Journey SUV with Texas plates, which had stopped at a red light. The 
car was driven by a secretary at the prosecutor's office, Marisela 
Esparza Granados. When Garcia arrived, the splintered windshield 
wipers on the vehicle were still struggling to operate.

The intersection around the Dodge was littered with spent shells. 
Garcia and his partner, who carry clipboards but no weapons, 
methodically photographed the scene and collected 85 casings, all in 
the caliber consistent with the account some witnesses told police -- 
that two hooded men from two vans pulled in front of the Dodge and 
opened fire with AK-47s.

The criminologists at the forensic lab were struck by several 
details. First, they suspected that Huerta was followed by at least 
one, and perhaps several, chase vehicles, which would have helped the 
gunmen get into position to ambush Huerta. They knew the car Huerta 
would use and his route, the investigators said.

Second, the criminologists were impressed with the precision, speed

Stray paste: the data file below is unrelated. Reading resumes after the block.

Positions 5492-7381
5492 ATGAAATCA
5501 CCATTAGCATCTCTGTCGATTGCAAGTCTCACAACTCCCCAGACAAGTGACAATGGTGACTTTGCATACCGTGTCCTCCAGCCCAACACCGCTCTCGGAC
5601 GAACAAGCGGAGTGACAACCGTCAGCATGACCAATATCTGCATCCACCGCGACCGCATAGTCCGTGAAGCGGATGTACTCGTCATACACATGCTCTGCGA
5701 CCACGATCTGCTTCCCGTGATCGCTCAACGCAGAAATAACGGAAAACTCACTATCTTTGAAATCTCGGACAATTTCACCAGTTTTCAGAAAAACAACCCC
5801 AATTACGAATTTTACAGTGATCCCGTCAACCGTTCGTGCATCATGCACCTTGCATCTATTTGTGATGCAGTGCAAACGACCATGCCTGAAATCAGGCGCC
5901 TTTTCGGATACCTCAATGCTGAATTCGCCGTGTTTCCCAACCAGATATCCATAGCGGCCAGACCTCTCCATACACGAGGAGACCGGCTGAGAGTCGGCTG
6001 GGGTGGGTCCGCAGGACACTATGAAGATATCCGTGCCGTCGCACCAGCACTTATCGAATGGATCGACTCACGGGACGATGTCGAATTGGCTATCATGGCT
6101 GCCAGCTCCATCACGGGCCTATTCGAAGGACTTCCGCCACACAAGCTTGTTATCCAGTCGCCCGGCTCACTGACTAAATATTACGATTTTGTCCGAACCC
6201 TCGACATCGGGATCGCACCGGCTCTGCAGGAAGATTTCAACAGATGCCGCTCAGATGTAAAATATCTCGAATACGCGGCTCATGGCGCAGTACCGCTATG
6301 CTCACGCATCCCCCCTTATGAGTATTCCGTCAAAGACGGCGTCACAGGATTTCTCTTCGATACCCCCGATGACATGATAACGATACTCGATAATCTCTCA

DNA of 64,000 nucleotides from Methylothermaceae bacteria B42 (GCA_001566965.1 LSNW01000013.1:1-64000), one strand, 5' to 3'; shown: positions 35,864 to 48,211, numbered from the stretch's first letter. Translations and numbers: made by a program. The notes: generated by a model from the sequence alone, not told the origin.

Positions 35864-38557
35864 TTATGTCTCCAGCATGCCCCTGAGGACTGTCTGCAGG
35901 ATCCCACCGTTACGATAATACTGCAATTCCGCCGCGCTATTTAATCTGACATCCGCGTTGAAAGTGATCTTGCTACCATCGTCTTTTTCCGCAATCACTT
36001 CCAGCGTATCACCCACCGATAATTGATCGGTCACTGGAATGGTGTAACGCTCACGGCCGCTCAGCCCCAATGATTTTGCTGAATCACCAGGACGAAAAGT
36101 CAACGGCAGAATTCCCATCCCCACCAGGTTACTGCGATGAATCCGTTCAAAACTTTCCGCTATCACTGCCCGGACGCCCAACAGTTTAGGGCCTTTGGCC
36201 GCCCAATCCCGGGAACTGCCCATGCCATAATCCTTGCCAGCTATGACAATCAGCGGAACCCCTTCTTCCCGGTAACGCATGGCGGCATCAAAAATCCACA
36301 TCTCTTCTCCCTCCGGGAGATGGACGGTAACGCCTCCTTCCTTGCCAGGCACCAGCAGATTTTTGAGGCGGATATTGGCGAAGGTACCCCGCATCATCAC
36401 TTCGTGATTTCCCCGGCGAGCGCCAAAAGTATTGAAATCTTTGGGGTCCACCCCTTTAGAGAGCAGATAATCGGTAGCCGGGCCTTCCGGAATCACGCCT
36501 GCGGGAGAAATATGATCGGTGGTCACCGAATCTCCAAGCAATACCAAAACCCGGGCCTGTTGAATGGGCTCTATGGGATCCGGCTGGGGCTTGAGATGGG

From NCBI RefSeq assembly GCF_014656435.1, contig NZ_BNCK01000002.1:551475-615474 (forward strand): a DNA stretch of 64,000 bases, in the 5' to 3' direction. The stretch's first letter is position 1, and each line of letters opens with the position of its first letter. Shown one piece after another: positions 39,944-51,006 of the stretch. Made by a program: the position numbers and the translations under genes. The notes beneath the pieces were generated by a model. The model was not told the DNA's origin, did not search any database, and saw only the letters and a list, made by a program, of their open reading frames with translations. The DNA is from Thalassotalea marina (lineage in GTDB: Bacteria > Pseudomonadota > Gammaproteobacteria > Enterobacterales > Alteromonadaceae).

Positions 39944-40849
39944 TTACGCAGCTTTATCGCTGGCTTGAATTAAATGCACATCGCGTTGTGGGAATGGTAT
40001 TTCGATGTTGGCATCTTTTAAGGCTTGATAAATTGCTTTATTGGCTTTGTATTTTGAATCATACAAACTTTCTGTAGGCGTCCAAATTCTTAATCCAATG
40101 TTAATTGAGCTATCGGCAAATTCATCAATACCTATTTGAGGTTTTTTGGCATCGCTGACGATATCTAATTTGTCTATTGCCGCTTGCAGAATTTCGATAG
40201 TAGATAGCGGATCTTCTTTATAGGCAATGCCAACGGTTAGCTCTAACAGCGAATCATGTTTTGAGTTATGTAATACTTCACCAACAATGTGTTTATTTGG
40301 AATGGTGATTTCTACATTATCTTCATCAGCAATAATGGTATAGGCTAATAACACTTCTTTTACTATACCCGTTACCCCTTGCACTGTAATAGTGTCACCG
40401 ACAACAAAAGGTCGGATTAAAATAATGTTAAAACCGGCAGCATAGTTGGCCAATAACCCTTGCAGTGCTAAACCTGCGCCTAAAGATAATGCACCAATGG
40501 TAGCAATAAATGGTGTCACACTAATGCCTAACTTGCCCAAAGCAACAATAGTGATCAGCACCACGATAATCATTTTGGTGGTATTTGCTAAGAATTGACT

and audacity of the attack.

When it rolled to a stop at the traffic light, Huerta's vehicle was 
surrounded by other cars at a crowded intersection. But no other 
vehicles were hit by stray bullets. Later, Hawley, the lab 
coordinator, pointed out the tight pattern of gunfire pocking the 
SUV's windshield.

"You see they hit where they aim. He was the target. Not her," Hawley 
said. The assassins concentrated their fire directly at Huerta, who 
was not wearing a bulletproof vest. "If they know they're wearing a 
bulletproof vest, they ignore the chest and shoot the head," he added.

The autopsy revealed that Huerta had been struck at least 40 times, 
most in the chest. The passenger seat of the SUV was soaked with 
blood. The secretary, Esparza, was struck only three times, though a 
neck wound was fatal.

In the crime laboratory, the shell casings were examined by the 
ballistics team and recorded. The bullets are almost always from the 
United States. The assassins do not trust bullets made in Mexico, 
Hawley said, adding, "The American bullets are better."